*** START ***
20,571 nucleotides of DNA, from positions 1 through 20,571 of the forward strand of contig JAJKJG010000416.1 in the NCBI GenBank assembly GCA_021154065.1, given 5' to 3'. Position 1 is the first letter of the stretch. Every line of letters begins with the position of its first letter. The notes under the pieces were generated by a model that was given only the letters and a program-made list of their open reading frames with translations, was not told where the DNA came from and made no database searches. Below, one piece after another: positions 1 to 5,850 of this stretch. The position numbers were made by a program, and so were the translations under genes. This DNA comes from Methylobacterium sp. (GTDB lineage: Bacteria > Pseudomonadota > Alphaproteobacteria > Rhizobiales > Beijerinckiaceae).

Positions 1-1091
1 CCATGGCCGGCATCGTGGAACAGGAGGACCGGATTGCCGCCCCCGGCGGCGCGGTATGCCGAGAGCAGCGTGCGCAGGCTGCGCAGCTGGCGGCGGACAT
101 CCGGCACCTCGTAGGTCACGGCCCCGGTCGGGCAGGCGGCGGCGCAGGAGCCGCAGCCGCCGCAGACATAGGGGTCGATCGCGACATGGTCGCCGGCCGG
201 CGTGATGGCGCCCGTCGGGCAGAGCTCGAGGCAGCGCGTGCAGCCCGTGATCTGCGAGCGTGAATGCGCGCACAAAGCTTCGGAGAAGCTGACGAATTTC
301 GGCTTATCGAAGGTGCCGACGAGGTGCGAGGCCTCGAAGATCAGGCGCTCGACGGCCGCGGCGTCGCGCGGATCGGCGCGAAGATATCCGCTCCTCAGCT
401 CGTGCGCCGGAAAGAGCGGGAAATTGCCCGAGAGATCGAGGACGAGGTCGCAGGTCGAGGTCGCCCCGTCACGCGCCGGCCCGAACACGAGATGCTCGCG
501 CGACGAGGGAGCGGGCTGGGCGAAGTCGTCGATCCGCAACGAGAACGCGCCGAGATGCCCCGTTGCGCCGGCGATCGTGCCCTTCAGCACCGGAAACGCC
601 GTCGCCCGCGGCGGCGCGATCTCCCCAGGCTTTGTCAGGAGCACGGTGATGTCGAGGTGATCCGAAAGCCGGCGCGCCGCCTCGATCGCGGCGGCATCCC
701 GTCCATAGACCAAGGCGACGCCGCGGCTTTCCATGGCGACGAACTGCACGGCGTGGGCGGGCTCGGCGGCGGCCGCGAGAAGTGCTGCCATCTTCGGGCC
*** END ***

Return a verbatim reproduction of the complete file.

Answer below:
20,571 nucleotides of DNA, from positions 1 through 20,571 of the forward strand of contig JAJKJG010000416.1 in the NCBI GenBank assembly GCA_021154065.1, given 5' to 3'. Position 1 is the first letter of the stretch. Every line of letters begins with the position of its first letter. The notes under the pieces were generated by a model that was given only the letters and a program-made list of their open reading frames with translations, was not told where the DNA came from and made no database searches. Below, one piece after another: positions 1 to 5,850 of this stretch. The position numbers were made by a program, and so were the translations under genes. This DNA comes from Methylobacterium sp. (GTDB lineage: Bacteria > Pseudomonadota > Alphaproteobacteria > Rhizobiales > Beijerinckiaceae).

Positions 1-1091
1 CCATGGCCGGCATCGTGGAACAGGAGGACCGGATTGCCGCCCCCGGCGGCGCGGTATGCCGAGAGCAGCGTGCGCAGGCTGCGCAGCTGGCGGCGGACAT
101 CCGGCACCTCGTAGGTCACGGCCCCGGTCGGGCAGGCGGCGGCGCAGGAGCCGCAGCCGCCGCAGACATAGGGGTCGATCGCGACATGGTCGCCGGCCGG
201 CGTGATGGCGCCCGTCGGGCAGAGCTCGAGGCAGCGCGTGCAGCCCGTGATCTGCGAGCGTGAATGCGCGCACAAAGCTTCGGAGAAGCTGACGAATTTC
301 GGCTTATCGAAGGTGCCGACGAGGTGCGAGGCCTCGAAGATCAGGCGCTCGACGGCCGCGGCGTCGCGCGGATCGGCGCGAAGATATCCGCTCCTCAGCT
401 CGTGCGCCGGAAAGAGCGGGAAATTGCCCGAGAGATCGAGGACGAGGTCGCAGGTCGAGGTCGCCCCGTCACGCGCCGGCCCGAACACGAGATGCTCGCG
501 CGACGAGGGAGCGGGCTGGGCGAAGTCGTCGATCCGCAACGAGAACGCGCCGAGATGCCCCGTTGCGCCGGCGATCGTGCCCTTCAGCACCGGAAACGCC
601 GTCGCCCGCGGCGGCGCGATCTCCCCAGGCTTTGTCAGGAGCACGGTGATGTCGAGGTGATCCGAAAGCCGGCGCGCCGCCTCGATCGCGGCGGCATCCC
701 GTCCATAGACCAAGGCGACGCCGCGGCTTTCCATGGCGACGAACTGCACGGCGTGGGCGGGCTCGGCGGCGGCCGCGAGAAGTGCTGCCATCTTCGGGCC